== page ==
Gawker's Hamilton Nolan doesn't think so, particularly when there are many talented journalists out there unable to get paid jobs:
It makes sense, then, to prioritize hiring those who have not plagiarized or fabricated or otherwise committed a grievous, beyond-the-pale journalistic crime. Having your name on the tip of every editor's tongue, even if it's for doing something bad, goes a long way in this business; it only takes one editor to say, "Hey, that guy Lehrer was really smart before he fucked up, maybe we should give him a try." (If you think this can't happen, you have a far higher opinion of media hiring practices than I do.) In other words, Jonah Lehrer, even today, is probably in a better long-term position to get good quality writing gigs than is, say, a new and squeaky clean graduate of some Midwestern journalism school who doesn't have any personal friends in the New York media world. This is a repulsive state of things.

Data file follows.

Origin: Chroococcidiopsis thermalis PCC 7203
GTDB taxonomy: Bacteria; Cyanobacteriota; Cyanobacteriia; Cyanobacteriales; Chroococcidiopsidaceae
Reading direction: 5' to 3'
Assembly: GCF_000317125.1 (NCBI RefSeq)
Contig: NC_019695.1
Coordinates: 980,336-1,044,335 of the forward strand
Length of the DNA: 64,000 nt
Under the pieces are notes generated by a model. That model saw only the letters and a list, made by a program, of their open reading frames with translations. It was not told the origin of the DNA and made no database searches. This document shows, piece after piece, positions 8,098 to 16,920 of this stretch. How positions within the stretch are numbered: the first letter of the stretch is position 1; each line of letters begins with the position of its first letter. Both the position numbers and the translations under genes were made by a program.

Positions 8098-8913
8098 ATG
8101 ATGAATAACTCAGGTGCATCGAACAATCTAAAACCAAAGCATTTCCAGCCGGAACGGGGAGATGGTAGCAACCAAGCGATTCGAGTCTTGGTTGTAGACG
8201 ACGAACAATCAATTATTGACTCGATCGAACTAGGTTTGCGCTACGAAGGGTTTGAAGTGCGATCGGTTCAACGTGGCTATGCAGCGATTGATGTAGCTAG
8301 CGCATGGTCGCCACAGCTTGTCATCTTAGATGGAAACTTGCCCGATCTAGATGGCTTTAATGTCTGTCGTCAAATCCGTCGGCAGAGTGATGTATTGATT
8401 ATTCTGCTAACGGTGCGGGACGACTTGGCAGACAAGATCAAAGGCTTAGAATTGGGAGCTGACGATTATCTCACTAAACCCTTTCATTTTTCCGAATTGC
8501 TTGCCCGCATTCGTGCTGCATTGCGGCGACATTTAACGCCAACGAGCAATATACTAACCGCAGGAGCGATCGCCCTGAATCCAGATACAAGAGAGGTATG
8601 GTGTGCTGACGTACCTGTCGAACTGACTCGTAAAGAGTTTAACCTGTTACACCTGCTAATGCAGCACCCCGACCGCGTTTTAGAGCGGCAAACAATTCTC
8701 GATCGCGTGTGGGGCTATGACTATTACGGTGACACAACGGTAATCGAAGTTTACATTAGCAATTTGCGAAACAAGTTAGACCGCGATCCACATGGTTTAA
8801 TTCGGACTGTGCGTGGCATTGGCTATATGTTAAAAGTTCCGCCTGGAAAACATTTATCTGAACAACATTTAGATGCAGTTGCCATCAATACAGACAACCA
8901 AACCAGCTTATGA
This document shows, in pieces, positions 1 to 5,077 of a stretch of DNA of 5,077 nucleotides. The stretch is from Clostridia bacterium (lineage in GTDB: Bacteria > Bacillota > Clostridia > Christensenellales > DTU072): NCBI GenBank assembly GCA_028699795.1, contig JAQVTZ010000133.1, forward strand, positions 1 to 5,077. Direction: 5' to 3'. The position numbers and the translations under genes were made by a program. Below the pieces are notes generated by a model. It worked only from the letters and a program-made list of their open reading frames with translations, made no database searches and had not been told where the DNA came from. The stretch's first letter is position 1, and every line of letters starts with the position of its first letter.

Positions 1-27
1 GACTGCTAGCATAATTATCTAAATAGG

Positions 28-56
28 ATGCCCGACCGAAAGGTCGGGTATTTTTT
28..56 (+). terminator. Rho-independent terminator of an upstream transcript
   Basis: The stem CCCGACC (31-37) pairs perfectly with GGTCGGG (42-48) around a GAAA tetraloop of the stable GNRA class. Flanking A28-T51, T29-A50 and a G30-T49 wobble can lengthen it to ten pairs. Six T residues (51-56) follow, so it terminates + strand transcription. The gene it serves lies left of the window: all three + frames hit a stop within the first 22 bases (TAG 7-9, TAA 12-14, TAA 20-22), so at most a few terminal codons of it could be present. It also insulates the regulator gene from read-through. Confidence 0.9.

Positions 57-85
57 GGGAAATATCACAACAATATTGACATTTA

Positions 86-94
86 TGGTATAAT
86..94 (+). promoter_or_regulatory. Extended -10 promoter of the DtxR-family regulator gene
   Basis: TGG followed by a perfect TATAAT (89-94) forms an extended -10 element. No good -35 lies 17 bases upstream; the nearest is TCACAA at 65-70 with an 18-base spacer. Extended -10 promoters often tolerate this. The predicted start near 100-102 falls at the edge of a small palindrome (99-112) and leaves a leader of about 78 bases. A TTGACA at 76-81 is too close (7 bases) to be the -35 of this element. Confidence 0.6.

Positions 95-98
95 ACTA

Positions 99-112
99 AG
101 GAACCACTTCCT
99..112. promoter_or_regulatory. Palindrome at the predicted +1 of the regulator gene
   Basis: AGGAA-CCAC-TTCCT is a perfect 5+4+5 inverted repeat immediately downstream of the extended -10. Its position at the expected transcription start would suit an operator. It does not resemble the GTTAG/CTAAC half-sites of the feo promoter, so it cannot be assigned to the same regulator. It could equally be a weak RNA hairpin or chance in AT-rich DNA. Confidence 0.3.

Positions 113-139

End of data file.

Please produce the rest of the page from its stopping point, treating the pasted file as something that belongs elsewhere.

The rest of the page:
So how about this: if you commit a huge, inexcusable journalistic crime, on the level of Blair or Lehrer, you get blacklisted from paid journalism jobs.
I'm not sure I'm with Nolan on this. Sure, Lehrer screwed up big time (fabricating Bob Dylan quotes is akin to making up Shakespeare sonnets), but I don't see why he should be barred from doing something he's clearly very, very good at. In a morally perfect universe, Nolan is right, but the fact is, people like reading Lehrer's work more than than the majority of writers out there, and if Lehrer came back, people would still read his work. Sure, it's not fair to other more ethical journalists, but that's not how the media world works. Creating compelling content isn't easy, and those who are good at it get rewarded (as Nolan, a popular writer himself surely understands). Also, Lehrer is 31 years old - a baby in the industry who clearly bit off far more than he could chew as his career took off. He has many years to put right the terrible errors he made, and he may become a better writer and journalist because of it.